I befriended Parker Young quite recently. Though we had been Twitter mutuals for a while, we’d never spoken before, and I asked on a whim if he might be interested in talking with me about his new collection, Cheap Therapist Says You’re Insane, out from Future Tense Books.
I fell in love with his work from the very first line:
I was walking around my neighborhood from block to block, trying to think, trying to figure out why everyone hated me, or why I felt that to be the case at least, getting nowhere, when I realized I was being followed.
It is best to read Young’s writing through the lens of a detective story: What is missing? What is hidden? What is being left behind? Young arranges the withered stalks of dead-end jobs and the browned stems of unraveling minds into a dazzling bouquet. As a passionate florist, Young knows the origins of even the most unfamiliar flowers, the tragedy of their births, and nourishes them with Xanax, bedroom lamps, and chicken sandwiches.
As I read through his stories, I often didn’t know whether to laugh or cry. Young’s vivid portraits of lives both imagined and real—though the two converge more often than not—will make you want to read them over and over again, trying to understand the impossible. And once you’ve understood, you’ll go back to the beginning, knowing now that nothing stays the same.
Note: It seems important now to mention that Young and I are both from the tri-state area of upstate South Carolina, which led me into a brief spout of paranoia and disbelief. And that may very well be the right state of mind in which to read these stories.
Daisuke Shen: Your narrators range across many different circumstances and professions: unemployed, virtual photo booth attendant, traveling assistant, screenwriter, novelist, aspiring novelist. Some might be experiencing what might be termed acute psychosis, believing that they are being followed by someone who “looks exactly like them” (“Golden Hour”); others must witness this mental distress in others, like the narrator in “Flo-Rite,” whose father is convinced that there are spiders where his family sees none. What they all seem to share is a common belief in an inevitable doom or tragedy. But there’s a lot of curiosity in their terror.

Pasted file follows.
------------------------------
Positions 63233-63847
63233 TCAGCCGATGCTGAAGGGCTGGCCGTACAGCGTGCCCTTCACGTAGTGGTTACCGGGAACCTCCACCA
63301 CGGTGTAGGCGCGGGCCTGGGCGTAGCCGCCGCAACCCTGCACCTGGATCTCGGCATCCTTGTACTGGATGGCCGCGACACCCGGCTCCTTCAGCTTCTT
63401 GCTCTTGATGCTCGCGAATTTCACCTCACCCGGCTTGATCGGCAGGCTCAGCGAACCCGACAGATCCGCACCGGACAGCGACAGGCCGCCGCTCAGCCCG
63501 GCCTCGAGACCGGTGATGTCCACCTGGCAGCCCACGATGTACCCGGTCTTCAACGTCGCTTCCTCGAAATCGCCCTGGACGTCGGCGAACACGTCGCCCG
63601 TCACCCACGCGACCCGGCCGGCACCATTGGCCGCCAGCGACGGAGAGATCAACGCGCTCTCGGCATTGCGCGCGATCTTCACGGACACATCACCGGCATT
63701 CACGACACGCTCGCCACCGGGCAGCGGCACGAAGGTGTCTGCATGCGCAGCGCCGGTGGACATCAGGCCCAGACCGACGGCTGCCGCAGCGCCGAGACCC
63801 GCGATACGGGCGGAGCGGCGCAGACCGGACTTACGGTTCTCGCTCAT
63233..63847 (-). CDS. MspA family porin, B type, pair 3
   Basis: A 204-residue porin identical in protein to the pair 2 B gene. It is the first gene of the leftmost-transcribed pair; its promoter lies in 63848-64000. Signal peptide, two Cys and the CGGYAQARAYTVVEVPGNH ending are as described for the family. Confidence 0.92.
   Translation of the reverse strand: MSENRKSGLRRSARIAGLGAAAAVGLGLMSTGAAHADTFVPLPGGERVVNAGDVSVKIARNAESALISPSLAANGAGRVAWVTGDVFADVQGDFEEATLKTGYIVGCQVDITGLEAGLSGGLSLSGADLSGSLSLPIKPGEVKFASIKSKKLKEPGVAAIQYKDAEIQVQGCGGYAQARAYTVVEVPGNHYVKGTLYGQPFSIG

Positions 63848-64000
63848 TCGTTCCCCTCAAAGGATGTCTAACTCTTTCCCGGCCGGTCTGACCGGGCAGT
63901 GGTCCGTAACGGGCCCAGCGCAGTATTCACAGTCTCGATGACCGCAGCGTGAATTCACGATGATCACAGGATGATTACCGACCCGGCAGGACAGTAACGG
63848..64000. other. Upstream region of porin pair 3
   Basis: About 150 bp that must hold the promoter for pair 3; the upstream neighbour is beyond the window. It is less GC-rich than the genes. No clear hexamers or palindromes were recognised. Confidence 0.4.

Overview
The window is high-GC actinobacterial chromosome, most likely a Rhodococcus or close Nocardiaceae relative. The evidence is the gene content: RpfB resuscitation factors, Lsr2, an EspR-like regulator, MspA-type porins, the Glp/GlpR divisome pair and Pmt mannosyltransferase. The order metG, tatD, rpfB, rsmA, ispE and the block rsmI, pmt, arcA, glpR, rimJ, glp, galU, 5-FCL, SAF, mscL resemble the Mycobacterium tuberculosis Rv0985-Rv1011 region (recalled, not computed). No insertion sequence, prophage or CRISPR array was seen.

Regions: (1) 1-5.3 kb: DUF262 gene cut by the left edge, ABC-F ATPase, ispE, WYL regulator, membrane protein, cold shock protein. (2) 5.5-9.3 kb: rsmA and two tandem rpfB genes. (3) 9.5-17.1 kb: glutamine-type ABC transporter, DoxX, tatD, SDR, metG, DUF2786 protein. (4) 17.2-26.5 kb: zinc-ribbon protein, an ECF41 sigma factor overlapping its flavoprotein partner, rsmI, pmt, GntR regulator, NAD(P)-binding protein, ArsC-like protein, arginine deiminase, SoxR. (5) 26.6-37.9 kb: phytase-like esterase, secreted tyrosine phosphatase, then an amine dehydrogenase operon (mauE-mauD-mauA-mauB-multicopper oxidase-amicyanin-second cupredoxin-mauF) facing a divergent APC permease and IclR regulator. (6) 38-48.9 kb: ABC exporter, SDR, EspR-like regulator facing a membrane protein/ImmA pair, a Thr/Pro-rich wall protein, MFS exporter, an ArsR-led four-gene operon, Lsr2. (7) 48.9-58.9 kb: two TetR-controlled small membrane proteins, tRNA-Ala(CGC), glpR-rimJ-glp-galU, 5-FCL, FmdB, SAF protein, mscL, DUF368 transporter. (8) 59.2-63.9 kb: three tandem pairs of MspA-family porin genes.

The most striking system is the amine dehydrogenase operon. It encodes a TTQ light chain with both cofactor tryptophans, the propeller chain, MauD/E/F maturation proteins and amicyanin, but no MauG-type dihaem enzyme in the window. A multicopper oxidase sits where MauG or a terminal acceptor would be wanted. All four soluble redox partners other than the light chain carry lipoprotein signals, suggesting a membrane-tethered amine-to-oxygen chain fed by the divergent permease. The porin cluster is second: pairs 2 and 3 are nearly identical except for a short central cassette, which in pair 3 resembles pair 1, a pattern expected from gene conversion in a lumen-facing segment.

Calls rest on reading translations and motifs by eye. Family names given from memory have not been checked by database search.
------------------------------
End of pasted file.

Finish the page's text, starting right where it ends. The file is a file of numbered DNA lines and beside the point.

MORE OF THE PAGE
I’ve noticed that you write most of your stories through the first-person POV. Are there specific things that you’ve noticed your narrators pay attention to first, when you’re dropped inside their worlds? Why do you think you tend toward the first-person?
Parker Young: I probably like first-person perspective because it automatically adds a layer of distortion to the story that I find compelling. I like to find those points of distortion and lean into them a little. It’s like if you’re in the middle of telling a story at dinner and you begin to surprise yourself, everything shifts in a way you hadn’t expected, the tone changes, and maybe the sad story you thought you were telling turns out to also be funny. Or maybe you realize that on some level the true story you’re supposed to be telling is impossible, it doesn’t all hold together. I guess the first-person perspective helps me take the stories to that place I like. It allows me to interrogate the story itself in a way that actually adds tension instead of destroying it. Because my narrators are usually people who, at heart, really want to get the story right.
As for what my narrators look for first, the simplest answer, as you noted above, is probably that they tend to be expecting something terrible to happen. There’s this move I noticed Bolaño making—later I noticed Poe doing it too, and Bolaño loved Poe, so he must have stolen it from him—and it’s just that early in a scene, the narrator will say something along the lines of, “I knew something terrible would happen.” It’s so straightforward that it’s almost ridiculous, but it works; it helps create this totally menacing atmosphere. And the best part is that it’s not always clear in retrospect if the narrator was right. Did something terrible actually happen in that scene? It’s an important question, but the answer isn’t always apparent at first glance. Anyway, I guess that’s the kind of atmosphere my narrators in this book tend to find themselves in as well.